If that point has been reached here in the US, then it is now time to move into the market adjustment phase - where the players (both majority and minority) jockey for segment and the real competition begins. To date Android has largely been pulling in feature phone users after impacting RIM, Nokia and Microsoft. Asuuming these players remain viable competitors (not yet a given) then here is where the strength of the brand will come into play. Nokia may well give Microsoft the boost it needs to claim back 10-15% of the market, RIM has to move itself significantly forward to stop the bleeding and to again retain a solid 10-15% of the market alongside Nokrosoft/Mickia. That leaves the remaining 70-80% contested between iOS and Android.Which assumes however that Apple does nothing further to disrupt this market, and maintains continuity in delivery. Which is what they did for iPods up until the introduction of the iPhone and iPod Touch.
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post #31 of 64
Quote:
Originally Posted by pedromartins View Post

I try not to take sides, since i just want what is best for me.

but this is huge!!!!! it's just in the US right? oh god.. what is going to happen when those million of middle class chinese can buy them??

if i was google i would heavily bet in europe, africa, india.

some folks are not getting it.. that market share with a 650dollars phone? also with the possibility of royalties against google? damn.. it's dangerous for the whole industry! we need the bad to admire and feed the good..

i always thought that apple would be with 8 to 10 % share when the smartphone market = handset market simply because they would still selling every phone they can and only a "portion" of the people that live on earth can afford them or the expensive data plans. then they would slowly grow, just like with the mac. i also expect the same with the iPad...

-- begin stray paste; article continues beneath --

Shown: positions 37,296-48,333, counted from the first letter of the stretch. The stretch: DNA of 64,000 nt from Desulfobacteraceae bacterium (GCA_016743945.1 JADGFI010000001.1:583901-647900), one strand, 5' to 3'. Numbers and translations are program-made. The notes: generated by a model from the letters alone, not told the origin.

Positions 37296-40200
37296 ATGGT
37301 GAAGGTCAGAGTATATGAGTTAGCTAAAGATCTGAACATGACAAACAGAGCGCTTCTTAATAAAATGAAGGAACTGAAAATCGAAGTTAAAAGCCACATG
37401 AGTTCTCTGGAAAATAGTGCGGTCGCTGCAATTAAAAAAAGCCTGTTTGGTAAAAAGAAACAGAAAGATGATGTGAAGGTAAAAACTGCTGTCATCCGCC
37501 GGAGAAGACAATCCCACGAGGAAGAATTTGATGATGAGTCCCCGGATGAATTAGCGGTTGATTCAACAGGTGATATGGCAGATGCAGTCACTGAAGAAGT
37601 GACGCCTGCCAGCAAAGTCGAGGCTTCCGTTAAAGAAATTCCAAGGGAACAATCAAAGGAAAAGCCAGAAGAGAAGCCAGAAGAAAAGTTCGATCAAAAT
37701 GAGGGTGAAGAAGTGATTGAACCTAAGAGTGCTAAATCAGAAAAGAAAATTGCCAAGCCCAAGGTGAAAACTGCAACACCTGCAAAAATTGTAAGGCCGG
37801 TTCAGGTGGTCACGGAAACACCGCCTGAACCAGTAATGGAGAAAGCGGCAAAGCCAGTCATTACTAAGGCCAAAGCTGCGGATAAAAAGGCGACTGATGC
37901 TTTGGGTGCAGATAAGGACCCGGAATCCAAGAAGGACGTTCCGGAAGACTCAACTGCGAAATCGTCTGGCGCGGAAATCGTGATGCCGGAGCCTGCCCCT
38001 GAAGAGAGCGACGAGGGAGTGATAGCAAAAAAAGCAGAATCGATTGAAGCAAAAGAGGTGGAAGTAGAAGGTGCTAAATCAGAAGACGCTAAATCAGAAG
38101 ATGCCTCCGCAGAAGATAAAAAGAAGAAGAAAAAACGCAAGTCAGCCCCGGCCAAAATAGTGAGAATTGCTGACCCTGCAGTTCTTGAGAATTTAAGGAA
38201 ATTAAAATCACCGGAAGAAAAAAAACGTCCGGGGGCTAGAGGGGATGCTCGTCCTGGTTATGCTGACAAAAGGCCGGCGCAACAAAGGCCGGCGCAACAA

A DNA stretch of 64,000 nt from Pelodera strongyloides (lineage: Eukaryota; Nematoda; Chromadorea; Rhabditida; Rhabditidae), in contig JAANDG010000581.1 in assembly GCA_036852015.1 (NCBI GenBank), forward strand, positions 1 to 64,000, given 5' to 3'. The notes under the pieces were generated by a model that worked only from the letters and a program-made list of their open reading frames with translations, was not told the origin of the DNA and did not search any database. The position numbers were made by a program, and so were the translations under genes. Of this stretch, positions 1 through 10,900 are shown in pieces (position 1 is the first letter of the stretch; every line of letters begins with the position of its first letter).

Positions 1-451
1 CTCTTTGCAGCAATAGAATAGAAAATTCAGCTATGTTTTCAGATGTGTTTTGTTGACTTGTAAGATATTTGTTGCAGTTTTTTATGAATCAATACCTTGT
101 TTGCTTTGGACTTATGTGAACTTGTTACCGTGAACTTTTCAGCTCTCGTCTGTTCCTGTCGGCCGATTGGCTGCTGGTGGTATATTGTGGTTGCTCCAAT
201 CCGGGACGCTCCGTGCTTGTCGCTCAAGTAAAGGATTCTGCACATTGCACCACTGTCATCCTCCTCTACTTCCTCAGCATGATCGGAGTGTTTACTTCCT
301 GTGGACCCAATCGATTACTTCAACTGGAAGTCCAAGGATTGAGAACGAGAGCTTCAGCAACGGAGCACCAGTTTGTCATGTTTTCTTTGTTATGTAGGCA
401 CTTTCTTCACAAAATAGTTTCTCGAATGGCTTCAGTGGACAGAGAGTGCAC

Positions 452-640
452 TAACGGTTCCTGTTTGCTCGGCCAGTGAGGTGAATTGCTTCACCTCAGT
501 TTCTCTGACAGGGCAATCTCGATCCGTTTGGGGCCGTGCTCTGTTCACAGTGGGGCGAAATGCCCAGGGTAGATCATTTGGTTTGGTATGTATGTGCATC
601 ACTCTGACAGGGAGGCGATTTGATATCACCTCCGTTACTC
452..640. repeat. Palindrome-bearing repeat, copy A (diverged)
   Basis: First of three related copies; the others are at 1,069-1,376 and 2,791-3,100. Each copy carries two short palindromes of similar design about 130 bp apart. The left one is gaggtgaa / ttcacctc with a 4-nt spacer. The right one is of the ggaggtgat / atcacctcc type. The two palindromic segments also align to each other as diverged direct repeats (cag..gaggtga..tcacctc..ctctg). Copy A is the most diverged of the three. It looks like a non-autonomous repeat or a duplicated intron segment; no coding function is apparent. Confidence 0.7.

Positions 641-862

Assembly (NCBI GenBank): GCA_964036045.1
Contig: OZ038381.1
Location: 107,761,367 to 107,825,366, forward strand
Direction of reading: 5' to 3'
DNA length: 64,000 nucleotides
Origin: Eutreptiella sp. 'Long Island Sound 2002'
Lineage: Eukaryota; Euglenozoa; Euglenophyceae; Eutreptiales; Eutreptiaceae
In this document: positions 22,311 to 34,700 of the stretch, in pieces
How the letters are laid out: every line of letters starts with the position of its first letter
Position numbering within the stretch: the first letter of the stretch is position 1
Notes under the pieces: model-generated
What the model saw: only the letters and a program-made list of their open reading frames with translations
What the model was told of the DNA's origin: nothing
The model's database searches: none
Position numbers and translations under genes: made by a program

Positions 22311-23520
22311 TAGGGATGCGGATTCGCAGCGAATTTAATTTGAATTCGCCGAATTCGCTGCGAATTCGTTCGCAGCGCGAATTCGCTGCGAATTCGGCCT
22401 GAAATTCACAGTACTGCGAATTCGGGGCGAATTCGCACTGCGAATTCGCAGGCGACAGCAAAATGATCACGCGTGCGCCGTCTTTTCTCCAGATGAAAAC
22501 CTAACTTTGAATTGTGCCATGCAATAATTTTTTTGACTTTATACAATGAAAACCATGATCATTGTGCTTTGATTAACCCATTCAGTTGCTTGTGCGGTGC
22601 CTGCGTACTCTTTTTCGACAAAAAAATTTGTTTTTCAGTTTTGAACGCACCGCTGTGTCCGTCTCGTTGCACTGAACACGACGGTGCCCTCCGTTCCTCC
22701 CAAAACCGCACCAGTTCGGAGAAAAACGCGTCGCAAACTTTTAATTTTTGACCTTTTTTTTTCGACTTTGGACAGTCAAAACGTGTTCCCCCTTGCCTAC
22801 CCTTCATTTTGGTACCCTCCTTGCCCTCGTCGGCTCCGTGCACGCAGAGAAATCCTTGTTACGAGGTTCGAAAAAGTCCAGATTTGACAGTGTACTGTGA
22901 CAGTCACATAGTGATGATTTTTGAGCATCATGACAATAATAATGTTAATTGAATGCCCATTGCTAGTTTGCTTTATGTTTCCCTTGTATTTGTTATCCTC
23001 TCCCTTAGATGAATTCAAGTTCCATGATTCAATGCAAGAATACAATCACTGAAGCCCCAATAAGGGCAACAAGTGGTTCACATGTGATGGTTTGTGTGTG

but this.... this is huge!!!!!!

Few pay 650 for that phone. Don't be naive.
post #32 of 64
Quote:
Originally Posted by Chrispoe View Post

A surge in sales around the release of the new iPhone is to be expected. What these sales numbers dont tells us.is how many are new activations. With the assumed loyalty of iPhone ownersthe 4s should have been the benefactor of a lot of 3gs ownersready for an update.

same can be said for Android devices. How many users like Android but was stuck on 2.1 and needed to upgrade.
post #33 of 64
Quote:
Originally Posted by AbsoluteDesignz View Post

Few pay 650 for that phone. Don't be naive.

You forgot that Apple's target market are those with discriminating tastes that CAN afford expensive BUT QUALITY products--most likely they own expensive cars like a Benz, Audi, BMW, etc. BUT even for those that can HARDLY afford Apple, once they own an Apple, that person finds himself NOT wanting to go back to lesser quality products!

iPhone actually IS a very good introduction to the much-vaunted Apple QUALITY of EXCELLENCE (insanely GREAT!) and once they TASTE Apple QUALITY through their iPhones and iPods, these people will NEVER go back to mediocre stuffs anymore--and that is where APPLE LOYALTY comes into play!

That's the reason why Apple can sell NOT only iPhones or iPods BUT CAN also sell iPads, iMacs to a person that just converted to Apple!

You will MOST likely hear an Android/PC user CONVERTING to Apple, BUT you will HARDLY hear an Apple user REGRESSING back to Windows/Android
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My job is NOT to be easy on people. My job is to take these great people we have and to push them and make them even BETTER.

--Steve Jobs on being a CEO
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My job is NOT to be easy on people. My job is to take these great people we have and to push them and make them even BETTER.

--Steve Jobs on being a CEO
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post #34 of 64
Quote:
Originally Posted by ko024 View Post

Quote:
Originally Posted by Chrispoe View Post

Let me explain this so that a 5-year old can understand: